F.A.Q. under the Erasmus+ Program: Personal Experiences of Polytechnic Students
Are you interested in going to study abroad, but do not know where to start? We turned for help to students of Polytechnic University, who have been to leading partner universities of SPbPU for a semester. Polina BORIS, Julia PERFILOVA and Julia KAMZINA answered questions that the coordinators of the Erasmus+ Program are often asked. Why is it worth participating in an exchange semester? What difficulties occur in the preparation process? What do you feel in the first days in another country? Is it easy to adapt? What sights are worth seeing? What do students who are just about to study abroad need to know? Read about this and not only in the stories of our students.
Polina Boris, University of Stuttgart (Germany)
At SPbPU I study foreign regional studies, and the region of my specialization is Germany. It was very important for me to get the experience of intercultural communication and to “probe the ground” for the future: I have plans to come to Germany to study at the graduate school. Preparations for the trip took about six months. There were no big difficulties: if you are organized enough to independently solve the problems related to visa issuance and submitting documents, then everything will go without problems. There were some surprises: for example, two days before departure, I found out that I could not immediately upon arrival check into the dormitory, as I was arriving too late. But in the end, everything was safely resolved!
Upon arrival, I had a whole palette of emotions and impressions. The first week was just crazy: get on the registration account, enroll as a student, open a bank account... Germany teaches you to plan time by minutes! The Germans themselves seemed to me rather closed people, and my adaptation was not as easy as I hoped. But after a month and a half it passed, and I realized how great it was there!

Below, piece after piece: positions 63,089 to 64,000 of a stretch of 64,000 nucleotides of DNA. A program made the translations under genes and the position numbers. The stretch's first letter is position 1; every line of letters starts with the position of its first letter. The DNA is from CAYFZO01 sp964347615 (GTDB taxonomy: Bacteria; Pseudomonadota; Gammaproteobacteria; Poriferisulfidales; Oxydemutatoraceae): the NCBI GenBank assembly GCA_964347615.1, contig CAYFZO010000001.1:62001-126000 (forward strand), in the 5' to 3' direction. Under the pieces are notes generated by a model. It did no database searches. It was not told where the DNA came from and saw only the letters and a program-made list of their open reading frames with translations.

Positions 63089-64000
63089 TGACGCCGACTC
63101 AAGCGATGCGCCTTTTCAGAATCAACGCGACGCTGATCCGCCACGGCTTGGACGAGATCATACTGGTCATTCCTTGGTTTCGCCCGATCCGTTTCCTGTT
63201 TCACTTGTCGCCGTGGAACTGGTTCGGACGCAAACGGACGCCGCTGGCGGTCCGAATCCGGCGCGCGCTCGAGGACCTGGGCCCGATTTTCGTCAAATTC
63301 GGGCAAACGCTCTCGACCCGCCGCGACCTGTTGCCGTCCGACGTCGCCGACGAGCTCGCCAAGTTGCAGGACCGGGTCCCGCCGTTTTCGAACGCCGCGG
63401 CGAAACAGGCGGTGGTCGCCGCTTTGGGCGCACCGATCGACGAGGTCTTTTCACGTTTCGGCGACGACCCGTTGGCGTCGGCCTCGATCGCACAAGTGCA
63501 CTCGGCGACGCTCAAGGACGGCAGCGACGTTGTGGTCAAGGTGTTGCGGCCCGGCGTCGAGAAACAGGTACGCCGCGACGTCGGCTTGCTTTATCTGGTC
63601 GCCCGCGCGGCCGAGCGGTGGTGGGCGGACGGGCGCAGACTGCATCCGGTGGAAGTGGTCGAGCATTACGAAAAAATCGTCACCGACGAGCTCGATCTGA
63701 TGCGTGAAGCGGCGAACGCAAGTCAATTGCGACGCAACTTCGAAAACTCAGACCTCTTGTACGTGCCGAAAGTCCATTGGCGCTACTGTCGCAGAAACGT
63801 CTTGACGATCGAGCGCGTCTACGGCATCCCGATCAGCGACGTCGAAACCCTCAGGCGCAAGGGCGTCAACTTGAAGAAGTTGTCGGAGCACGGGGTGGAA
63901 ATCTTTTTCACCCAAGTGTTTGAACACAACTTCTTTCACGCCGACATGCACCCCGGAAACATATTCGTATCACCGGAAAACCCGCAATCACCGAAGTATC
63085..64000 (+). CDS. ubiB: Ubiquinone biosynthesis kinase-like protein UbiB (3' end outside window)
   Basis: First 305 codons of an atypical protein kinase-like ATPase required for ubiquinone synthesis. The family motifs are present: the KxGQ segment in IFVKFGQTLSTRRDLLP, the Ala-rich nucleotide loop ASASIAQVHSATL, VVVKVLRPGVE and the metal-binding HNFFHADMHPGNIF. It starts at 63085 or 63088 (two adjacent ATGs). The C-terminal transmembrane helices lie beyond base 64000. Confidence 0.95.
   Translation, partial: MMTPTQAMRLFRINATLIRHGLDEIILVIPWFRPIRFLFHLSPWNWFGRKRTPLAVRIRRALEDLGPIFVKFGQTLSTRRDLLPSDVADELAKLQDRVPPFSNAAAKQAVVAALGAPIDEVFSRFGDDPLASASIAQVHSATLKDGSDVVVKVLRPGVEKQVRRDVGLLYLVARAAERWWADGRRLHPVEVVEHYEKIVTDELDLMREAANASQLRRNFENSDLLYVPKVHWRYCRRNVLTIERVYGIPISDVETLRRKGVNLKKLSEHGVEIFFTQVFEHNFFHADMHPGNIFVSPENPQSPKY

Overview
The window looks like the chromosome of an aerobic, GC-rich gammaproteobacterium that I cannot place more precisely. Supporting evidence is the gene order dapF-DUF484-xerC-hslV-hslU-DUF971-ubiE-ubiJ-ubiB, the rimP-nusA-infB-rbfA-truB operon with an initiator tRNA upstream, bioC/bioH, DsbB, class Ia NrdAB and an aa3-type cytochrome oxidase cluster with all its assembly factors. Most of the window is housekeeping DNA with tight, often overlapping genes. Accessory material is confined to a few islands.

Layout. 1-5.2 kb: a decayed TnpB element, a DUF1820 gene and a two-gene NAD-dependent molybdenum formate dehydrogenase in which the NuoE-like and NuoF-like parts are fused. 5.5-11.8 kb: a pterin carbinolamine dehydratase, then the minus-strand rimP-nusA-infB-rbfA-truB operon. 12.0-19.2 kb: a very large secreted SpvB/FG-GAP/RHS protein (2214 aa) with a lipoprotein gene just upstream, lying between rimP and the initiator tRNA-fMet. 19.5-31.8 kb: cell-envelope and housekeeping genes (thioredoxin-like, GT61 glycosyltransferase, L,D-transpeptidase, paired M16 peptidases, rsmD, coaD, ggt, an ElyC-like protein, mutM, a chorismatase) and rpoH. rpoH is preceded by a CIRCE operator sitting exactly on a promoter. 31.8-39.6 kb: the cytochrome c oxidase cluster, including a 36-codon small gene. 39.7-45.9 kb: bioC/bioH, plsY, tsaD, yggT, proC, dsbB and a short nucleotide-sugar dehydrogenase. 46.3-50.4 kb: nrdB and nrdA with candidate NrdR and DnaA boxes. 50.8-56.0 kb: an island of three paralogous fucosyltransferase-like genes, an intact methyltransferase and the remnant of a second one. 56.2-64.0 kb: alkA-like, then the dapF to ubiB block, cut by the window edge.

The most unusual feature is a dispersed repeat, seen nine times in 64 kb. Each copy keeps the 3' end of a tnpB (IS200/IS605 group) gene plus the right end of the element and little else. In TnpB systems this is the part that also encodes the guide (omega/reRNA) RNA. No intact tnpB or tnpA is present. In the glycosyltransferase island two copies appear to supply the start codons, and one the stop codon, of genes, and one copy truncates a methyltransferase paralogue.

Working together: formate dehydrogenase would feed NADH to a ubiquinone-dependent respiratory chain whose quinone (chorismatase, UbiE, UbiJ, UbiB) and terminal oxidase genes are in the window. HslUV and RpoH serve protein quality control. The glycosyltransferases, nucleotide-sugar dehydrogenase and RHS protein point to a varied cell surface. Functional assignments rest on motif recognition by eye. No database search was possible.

I liked the University of Stuttgart right away. The classrooms are well equipped with all kinds of devices. Teachers are able to make you interested; literature and materials necessary for studying are available online. I must say right away that learning is not easy: lectures are given in German quite different from the one I taught in the courses. At times I even felt desperate, but the support of teachers and other students gave me strength.
I traveled all over Germany. As you know, it consists of federal lands. Each land is famous for something special, but I advise everyone to visit Berlin: this is an amazing city. And for students who are going to study abroad, I advise to be patient: this is a serious test, but at the same time, an invaluable experience.
Julia Perfilova, Haaga-Helia University of Applied Sciences (Finland)
I went to study in Finland for many reasons: I wanted to improve my English, supplement my degree with certificate of a semester studying abroad, test my capabilities and compare the educational systems of the two countries. I planned the trip to the smallest detail, so I had a lot of questions for the program coordinators. Feel free to ask: this helps to avoid difficulties in the preparation process!
I clearly remember my first emotions. First of all, it was a shock: do I have to speak only English now? The second was the fear of the unknown: how would I even go to university tomorrow? And finally: how good and calm it is here!